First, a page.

Beliefnet
Faith, Media & Culture

Here’s today’s dispatch from the crossroads of faith, media and culture.

The Music in Me airs on UP TV tonight (4/12) @ 7:00 PM (ET). The musical drama stars singer/songwriter Debbie Gibson (who wrote and performs the film’s original song Promises) and E.R.‘s Gloria Reuben. Others in the cast include Antonio Cupo (American Mary, Bomb Girls), Amy Forsyth (Defiance, Reign), Cedric Smith (Copper, Avonlea), Marcia Bennett (Serendipity, Happy Town), Kim Roberts (The Strain, Lucky 7) and Mike Lobel (Degrassi: The Next Generation, Really Me). John Bradshaw (Catch a Christmas Star, Come Dance with Me) directs. Bryar Freed (Love Finds You in Sugar Creek) wrote the script.

Synopsis (from the UP press release): Having traded in her dreams of becoming a professional singer to care for her aging parents and their neighborhood hardware store, Jessica (Debbie Gibson) is asked to step in as choir director for a failing church as they prepare for their the big centennial celebration.  When she arrives, Jessica is shocked to discover that the earnest choir can’t sing and that the wary Church Deaconess (Gloria Reuben) is betting on her to fail.  As she dives into rehearsals, Jessica builds a friendship with church handyman Ben (Antonio Cupo) and is challenged by choir member and teen runaway Alice (Amy Forsyth).  Through their friendship and her work with the choir, she rekindles her love of music and finally finishes the song she’s been struggling with for many years – ultimately finding love and a start to the music career she’s always dreamed of pursuing.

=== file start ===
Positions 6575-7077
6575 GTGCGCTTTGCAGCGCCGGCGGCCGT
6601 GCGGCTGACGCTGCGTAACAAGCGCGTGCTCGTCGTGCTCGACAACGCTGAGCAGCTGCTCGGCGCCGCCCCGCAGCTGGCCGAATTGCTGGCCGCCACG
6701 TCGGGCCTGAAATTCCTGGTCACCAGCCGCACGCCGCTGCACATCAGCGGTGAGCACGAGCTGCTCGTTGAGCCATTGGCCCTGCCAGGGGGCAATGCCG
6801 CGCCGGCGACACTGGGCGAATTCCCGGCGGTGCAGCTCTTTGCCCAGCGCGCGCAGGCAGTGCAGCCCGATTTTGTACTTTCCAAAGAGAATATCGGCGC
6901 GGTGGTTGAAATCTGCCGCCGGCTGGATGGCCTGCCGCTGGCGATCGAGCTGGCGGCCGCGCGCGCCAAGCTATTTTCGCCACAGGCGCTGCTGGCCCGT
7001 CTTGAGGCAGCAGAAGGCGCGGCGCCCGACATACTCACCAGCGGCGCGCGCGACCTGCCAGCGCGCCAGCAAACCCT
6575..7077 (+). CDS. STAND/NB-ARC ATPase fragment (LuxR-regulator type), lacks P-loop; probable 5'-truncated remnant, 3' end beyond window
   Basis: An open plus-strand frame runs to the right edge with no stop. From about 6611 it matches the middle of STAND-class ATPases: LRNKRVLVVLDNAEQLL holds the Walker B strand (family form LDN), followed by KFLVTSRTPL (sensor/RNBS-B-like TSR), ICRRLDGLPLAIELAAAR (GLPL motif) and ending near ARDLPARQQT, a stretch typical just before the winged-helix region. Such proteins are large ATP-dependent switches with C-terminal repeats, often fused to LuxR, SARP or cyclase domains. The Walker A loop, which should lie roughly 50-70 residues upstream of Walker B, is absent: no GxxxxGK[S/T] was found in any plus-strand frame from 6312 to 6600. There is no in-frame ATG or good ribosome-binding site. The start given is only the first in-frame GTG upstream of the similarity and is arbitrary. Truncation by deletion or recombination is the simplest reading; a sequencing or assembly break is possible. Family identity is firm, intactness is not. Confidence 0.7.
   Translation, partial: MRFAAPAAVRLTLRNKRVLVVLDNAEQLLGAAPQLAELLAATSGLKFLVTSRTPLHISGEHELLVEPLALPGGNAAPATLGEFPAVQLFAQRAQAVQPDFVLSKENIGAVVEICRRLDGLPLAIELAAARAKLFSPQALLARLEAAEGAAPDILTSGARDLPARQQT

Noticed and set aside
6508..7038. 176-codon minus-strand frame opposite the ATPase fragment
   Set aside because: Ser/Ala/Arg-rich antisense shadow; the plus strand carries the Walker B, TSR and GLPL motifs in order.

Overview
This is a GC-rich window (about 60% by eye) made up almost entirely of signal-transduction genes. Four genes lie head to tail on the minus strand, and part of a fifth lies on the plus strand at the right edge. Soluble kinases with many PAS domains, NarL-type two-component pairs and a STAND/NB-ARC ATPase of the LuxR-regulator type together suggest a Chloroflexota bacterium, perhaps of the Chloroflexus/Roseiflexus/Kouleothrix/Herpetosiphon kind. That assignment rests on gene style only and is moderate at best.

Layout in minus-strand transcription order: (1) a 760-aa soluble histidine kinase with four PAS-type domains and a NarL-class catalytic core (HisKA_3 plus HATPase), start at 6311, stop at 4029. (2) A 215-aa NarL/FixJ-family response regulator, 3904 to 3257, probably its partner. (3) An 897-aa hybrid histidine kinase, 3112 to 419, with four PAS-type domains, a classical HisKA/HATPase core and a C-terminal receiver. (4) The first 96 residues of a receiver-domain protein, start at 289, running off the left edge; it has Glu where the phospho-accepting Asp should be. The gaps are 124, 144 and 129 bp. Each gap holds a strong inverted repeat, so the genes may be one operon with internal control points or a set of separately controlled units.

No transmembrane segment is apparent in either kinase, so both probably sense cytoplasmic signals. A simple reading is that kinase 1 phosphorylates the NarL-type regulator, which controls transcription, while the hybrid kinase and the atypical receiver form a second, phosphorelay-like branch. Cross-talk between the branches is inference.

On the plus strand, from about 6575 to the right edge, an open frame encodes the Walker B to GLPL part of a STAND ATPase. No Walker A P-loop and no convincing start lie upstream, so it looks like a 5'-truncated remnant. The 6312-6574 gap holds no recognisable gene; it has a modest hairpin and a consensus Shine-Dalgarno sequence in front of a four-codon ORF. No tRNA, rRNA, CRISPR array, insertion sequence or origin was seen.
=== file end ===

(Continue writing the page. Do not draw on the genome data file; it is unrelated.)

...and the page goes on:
Review: Though the overall premise is promising, unfortunately there are too many false and off-key notes here to be considered one of UP’s better original movie offerings. Debbie Gibson as the choir director and Gloria Reuben as the strict church deaconess are both very good in their lead roles and they play off each other very well.

But I believe the film would liked to have seen more focus on the quirky choir members and less on the budding relationship with the bland church handyman (Antonio Cupo) whose super-supportiveness somehow comes across as more smarmy than sincere (which could be funny if he wasn’t actually presented as sincere).

Beyond those flat-noted scenes, I think the whole thing would have worked better if the comic potential of getting the motley crew choir ready for their big performance was played up a bit more. That key of F Troop potential is hinted at a bit — particularly with one member who talks and sings in extremely hushed tones but who sounds pretty good through a megaphone — but is never fully realized. The only choir member we learn much at all about is Alice (Amy Forsyth), good as a teenager who (slight spoiler alert) turns out to be homeless.

Despite its flaws, like many UP films, The Music in Me actually lays the groundwork for what could be a pretty good series — if the network and those involved decide to move in that direction. There’s lots of room for the characters to grow and ample opportunity for uplifting music mixed with character-driven comedy and drama. I’d just suggest tilting things a little bit more toward the comedy.

Encourage one another and build each other up – 1 Thessalonians 5:11

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